Learning 2000 Chinese characters is not enough for reading newspapers, and the number of characters is not the problem

The statistic is that, in modern standard Chinese, such as articles in newspapers, the most frequently used 2000 characters account for roughly 95-98% of the total character occurring. A conclusion is that, if students learn these 2000 most frequently used Chinese characters, they could read Chinese newspapers. 

Well, that really depends on how we interpret the word “read”. If we mean students are able to go through newspapers and recognise almost all of the Chinese characters there, then “yes”, they can read newspapers. If we mean students are able to comprehend what the articles are saying, then “no”, they still can’t read Chinese newspapers. 

What the statistic says and what it doesn’t say

What the statistic tells us is normally like this:

Researchers typically identify 4000 - 5000 Chinese characters in prints or online. The breakdown of Chinese character frequency is normally like the following:

  • Top 250 characters 57.1% - 64.4%
  • Top 500 characters 72.1% - 79.2%
  • Top 1000 characters 86.2% - 91.1%
  • Top 1500 characters 92.4% - 95.7%
  • Top 2000 characters 95.6% - 97.9%
  • Top 3000 characters 98.3% - 99.4%
  • The rest of characters  0.6% - 1.7% 

It seems that 2000 Chinese characters are quite sufficient. 

What the statistic doesn’t say is how many words/combinations these Chinese characters can create. The reason that I am pointing this out is that words/combinations are the building blocks of Chinese texts. I don’t have the numbers either. But I have something in a much smaller scale. I have counted all the Chinese characters and words/combinations in my Chinese Reading & Writing series. The breakdown is following: 

  • Chinese Reading and Writing 1, there are 70 characters, 150 words/combinations
  • Chinese Reading and Writing 2, there are 50 new characters, 166 new words/combinations
  • Chinese Reading and Writing 3, there are 50 new characters, 180 new words/combinations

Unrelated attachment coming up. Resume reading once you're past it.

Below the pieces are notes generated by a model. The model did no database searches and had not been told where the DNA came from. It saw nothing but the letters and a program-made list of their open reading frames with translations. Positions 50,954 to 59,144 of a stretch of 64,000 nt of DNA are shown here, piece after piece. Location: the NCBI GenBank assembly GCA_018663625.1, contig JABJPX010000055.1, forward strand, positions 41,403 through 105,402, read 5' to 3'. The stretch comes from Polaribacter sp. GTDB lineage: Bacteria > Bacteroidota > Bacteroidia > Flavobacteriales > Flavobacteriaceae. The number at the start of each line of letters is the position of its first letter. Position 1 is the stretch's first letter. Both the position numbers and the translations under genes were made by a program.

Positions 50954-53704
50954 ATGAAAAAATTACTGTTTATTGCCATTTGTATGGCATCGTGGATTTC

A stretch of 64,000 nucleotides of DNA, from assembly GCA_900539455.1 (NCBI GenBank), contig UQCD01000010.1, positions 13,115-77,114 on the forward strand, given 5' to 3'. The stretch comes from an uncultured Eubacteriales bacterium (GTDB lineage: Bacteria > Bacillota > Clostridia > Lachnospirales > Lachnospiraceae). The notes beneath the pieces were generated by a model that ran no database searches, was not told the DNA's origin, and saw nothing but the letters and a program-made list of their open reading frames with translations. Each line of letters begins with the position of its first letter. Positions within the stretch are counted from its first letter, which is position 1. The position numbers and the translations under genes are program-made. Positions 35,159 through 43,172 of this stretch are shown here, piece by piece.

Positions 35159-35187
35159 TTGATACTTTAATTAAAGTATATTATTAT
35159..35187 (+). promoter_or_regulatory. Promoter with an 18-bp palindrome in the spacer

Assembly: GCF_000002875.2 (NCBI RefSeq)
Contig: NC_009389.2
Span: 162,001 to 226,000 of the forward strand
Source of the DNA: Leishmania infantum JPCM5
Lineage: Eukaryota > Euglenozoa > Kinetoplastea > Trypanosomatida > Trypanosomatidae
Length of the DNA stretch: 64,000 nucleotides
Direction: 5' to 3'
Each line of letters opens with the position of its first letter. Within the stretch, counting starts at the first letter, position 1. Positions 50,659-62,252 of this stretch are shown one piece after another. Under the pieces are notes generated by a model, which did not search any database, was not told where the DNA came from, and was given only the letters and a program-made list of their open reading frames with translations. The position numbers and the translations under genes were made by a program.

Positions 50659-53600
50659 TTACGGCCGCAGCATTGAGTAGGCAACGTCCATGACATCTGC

• Chinese Reading and Writing 4, there are 50 new characters, 219 new words/combinations
  • Chinese Reading and Writing 5, there are 50 new characters, 249 new words/combinations
  • Chinese Reading and Writing 6, there are 50 new characters, 328 new words/combinations

From one book to the next, when the increase of Chinese characters stays the same, the increase of words/combinations is huge. 320 Chinese characters have created 1,292 words/combinations, which are used to write all the sentences, conversations, and narratives in the series. There are also a lot words/combinations which these 320 characters can make up but I did not include in the series for the reason that I wanted the books to be more level appropriate for beginner students who just start learning how to read and write Chinese. 

Let’s get back to the 2000 Chinese character statistic, from the trend of the exponential increase of words/combinations for a modest increase of Chinese characters, we can deduce that the 2000 frequently used characters could possibly make up for tens of thousands words/combinations. And people who write for Chinese newspapers are free to use all of them. No wonder students still can not read Chinese newspaper even when they can recognise almost all of the characters. 

Learn more words, not just characters

Chinese texts are written with words/combinations, not individual characters. Therefore, accumulating 2000 individual characters won’t lead to comprehending Chinese newspapers. 

Also when accumulating individual characters becomes the only goal of learning Chinese, students are likely to spend huge amount of hours and energy for tiny progress. They’ll probably spend too much time to study radicals. Read why learning radicals can be a waste of time here. Or they will resort to flash cards and hope to learn Chinese characters quickly. Read the problems of using flash cards here.

Therefore, if your goal is to be able to read Chinese newspapers or novels, you need to focus on words and combinations, as the key to read any Chinese text is the ability to deconstruct the text into words.


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